on a globe about a foot in diameter. These perfect in its structure, and with an isolated mountains are distinguished by the names of peak or mountain in the centre. But while celebrities of all ages in science and literature: their form can be so generally described, their our drawing includes those named after Mauindividual appearances present many modifica- rolycus, Cuvier, Clairaut, and Stöfller ; but the tions ; sometimes the central peak is wanting, reader doubtless will not care to be informed sometimes the circular wall is in great part which is which. This nomenclature is open broken away and imperfect ; sometimes the to considerable objections, for lately some enclosed area takes the form of a level plain bitherto unnamed mountains have been chrisor plateau, at others it is hollowed out into a tened with names that will certainly be for. hemispherical cavity or vast cup, of which the 'gotten twenty years hence, and so when in rampart forms the

future times brim. In size

some really great they vary from

names require a 30 or 40 miles in

niche in this diameter down to

lunar temple, a magnitude 80

there will be no small as to

room for them. quire the highest

“The neutral telescopic power

ground of mythoto discern them.

logy and classic In numbers they

antiquity," says are countless,

Herschel, “would the small ones be

have been the ing sometimes so

safest foundation thickly grouped

for a system of together as to pre

nomenclature, and sent an appear

we may hope that ance like solidified

at

future froth. The alti

survey of the tude of the cir

moon some such cular rampart and

will be adopted.” central peak varies

A striking feature like other lunar

in our illustration inountains from

will doubtless twenty thousand

have arrested the to a few feet in

reader's attenheight.

tion; we allude to We are enabled,

the intensely through the kind

black shadows ness of Mr. Na

that shroud a smyth (to whose Portion of the Moon's Surface.

portion of the de lunar researches

tails of the picwe shall presently

ture. This is a more fully allude) to give a representation as consequence of the absence of a lunar atmo accurate as skilful engraving can make it sphere. of a portion of the lunar surface, showing Daylight, or diffused light distinguished in a highly satisfactory manner the aspect of from the glaring sunshine on the earth, a region most thickly covered with these pe- is produced by the reflection of the sun's culiar formations. *

rays from the earth's atmosphere, and thus The space included in this illustration re. it is that light pervades places where no sun presents an area of about 30,000 square miles ; shines ; but nothing of this kind is seen on

the moon ; those parts of her surface that * We have not attempted to give an illustration of the whole disc of the moon, for the obvious reason that it is

catch the direct rays of the sun shine with totally impossible, within the compass of a few inches, to a dazzling brilliancy like frosted silver ; but give any but a grossly deceitful idea of the configuration of its surface. The splotchy productions generally put forth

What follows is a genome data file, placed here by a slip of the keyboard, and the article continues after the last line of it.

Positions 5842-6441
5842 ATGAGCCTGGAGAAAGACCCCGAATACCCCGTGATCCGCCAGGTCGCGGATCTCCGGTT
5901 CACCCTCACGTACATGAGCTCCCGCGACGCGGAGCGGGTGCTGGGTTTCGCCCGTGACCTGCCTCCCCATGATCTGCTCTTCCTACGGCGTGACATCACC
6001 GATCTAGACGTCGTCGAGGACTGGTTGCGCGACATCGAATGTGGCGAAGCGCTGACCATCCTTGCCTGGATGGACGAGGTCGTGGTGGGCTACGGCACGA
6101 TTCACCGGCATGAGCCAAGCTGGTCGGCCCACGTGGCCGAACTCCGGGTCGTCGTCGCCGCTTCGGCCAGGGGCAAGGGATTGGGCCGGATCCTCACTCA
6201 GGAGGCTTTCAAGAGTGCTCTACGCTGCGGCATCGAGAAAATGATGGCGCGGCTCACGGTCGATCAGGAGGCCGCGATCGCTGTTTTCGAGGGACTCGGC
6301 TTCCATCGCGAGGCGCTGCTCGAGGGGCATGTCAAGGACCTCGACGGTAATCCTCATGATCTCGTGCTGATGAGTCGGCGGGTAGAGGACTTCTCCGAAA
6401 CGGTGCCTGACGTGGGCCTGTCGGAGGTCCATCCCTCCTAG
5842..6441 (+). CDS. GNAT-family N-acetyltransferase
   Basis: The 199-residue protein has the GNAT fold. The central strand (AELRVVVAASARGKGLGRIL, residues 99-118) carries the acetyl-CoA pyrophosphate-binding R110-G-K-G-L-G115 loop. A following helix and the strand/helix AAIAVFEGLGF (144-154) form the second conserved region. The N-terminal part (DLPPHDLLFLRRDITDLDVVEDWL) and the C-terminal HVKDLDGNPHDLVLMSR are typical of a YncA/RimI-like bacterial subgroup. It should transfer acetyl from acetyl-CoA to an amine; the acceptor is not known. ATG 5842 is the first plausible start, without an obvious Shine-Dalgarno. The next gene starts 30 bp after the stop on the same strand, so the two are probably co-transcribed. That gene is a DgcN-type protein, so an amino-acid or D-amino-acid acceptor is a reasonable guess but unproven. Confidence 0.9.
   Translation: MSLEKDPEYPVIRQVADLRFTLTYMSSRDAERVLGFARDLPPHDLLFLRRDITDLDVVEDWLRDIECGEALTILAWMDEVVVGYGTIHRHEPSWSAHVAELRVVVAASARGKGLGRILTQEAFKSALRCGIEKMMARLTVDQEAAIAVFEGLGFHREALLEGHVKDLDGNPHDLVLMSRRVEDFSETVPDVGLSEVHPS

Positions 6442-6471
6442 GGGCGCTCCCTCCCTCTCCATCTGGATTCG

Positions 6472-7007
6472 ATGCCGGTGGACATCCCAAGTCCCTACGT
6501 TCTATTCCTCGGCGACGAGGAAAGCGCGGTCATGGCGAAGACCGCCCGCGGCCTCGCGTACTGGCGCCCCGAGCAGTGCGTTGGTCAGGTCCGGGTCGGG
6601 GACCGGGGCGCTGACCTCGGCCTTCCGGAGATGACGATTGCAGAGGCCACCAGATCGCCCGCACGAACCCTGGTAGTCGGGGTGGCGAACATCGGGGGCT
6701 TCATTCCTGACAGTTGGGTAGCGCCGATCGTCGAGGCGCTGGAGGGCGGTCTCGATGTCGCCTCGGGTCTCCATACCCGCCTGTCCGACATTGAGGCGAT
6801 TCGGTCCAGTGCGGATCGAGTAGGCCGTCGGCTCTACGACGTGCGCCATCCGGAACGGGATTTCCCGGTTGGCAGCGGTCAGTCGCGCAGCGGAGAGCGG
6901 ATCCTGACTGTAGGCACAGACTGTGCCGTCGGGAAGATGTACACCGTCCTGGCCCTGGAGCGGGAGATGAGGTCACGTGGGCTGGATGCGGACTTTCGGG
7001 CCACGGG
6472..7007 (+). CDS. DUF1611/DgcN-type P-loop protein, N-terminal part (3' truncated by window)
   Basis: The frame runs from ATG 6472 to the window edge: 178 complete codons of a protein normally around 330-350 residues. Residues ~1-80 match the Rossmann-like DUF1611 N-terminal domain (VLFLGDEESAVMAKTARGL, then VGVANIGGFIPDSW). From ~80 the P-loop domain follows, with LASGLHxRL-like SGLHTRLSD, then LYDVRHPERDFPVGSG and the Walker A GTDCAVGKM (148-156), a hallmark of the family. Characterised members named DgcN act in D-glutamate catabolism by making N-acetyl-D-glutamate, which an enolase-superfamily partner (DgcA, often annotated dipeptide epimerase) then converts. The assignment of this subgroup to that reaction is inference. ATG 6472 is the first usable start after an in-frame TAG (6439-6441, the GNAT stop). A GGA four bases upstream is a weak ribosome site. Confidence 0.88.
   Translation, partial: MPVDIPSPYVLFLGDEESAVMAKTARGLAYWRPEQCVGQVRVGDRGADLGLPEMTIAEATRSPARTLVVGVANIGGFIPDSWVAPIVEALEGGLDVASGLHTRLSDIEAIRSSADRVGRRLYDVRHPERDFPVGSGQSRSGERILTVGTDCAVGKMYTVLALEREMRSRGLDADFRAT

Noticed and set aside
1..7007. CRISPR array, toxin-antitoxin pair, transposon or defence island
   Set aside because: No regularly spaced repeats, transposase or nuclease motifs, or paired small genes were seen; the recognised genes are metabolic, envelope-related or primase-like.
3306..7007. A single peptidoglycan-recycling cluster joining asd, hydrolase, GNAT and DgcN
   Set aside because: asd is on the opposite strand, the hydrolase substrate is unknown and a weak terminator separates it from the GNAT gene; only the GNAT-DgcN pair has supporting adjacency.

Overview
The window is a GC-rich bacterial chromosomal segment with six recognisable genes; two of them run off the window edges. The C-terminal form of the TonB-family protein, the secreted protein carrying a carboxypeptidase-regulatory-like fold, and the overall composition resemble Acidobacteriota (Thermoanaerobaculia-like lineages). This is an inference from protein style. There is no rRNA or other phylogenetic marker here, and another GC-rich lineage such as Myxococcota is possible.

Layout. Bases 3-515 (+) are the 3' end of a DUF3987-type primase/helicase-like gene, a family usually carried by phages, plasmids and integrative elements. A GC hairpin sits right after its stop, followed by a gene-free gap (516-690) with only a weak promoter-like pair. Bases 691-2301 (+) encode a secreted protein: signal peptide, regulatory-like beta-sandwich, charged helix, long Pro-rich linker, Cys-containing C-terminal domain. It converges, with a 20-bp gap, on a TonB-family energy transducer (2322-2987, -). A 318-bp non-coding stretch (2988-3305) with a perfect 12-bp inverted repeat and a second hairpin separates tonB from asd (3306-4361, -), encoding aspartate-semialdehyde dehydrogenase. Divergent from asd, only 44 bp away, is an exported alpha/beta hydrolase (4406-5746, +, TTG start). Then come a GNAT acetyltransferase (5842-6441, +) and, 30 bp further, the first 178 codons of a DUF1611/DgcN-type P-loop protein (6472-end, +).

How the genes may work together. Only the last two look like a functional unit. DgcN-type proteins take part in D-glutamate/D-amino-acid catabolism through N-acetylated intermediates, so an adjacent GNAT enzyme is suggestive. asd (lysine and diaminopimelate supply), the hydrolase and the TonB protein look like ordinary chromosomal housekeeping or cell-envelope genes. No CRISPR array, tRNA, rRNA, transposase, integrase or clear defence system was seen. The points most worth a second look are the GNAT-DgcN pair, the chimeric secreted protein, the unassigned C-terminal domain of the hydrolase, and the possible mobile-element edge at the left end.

where no direct sunshine falls there is no light, in popular treatises on this subject bear no more resemblance to the reality than would the segment of a Stilton

but a region of pitchy darkness.

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some

J. CARPENTER.

cheese.

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We deemed was to be wretched, strange, and rude,
And all that vast and beauteous expanse
Of multitudinous and bappy fates,
Lying beyond the poor and narrow bound
That measured our disdainful ignorance,
We held in a contemptible contempt.
Not knowing, wbat we learn who change our homes,
That human life all over the broad world
Hath many a centre, and no group of men,
Save in the proof of their own worthlessness,
Can say 'tis theirs to pity or despise.
Oh! pride accursed, in which I stoopt to take
My portion with the others! Littleness,
In which with them I cooped my nature down !
Oh ! mean and coward fear, wherewith I strove
Like them to fetter all that in me yearned
To bazard one free act, to mount and set
The sails of being to the wind, and turning
A glad prow to the bounding seas of fate,
Never look back on the cramped roadstead more!
For long before I ceased to spurn thee, came
The knowledge that I loved thee, and my scorn
Fell back upon myself in burning showers.
Aud every gibe of their vain girlish lips,
Shaped in mean concert to my seeming humour,
And every coward laugh I laughed with them
Rose like a blister on my heart, and heated
My fever of self-hatred higher. So,
The months went by, and heavier grew the mask,
And failure after failure, heavier
The effort to uplift it; though one word

Had been enough. Had I but risen, and said, “ Cease, for I love him," I had turoed at once

To flattery every taupting lip, and waked
A harmony of chatter in thy praise.

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Yet-for I dreaded then to give my heart
Its freedom, and to cut the gilded chains
That bound me to my mean luxurious days
Among the rich in rich and idle Argos;
And, for I dreaded too the laughing tongues
Of men and women, and their false contempt,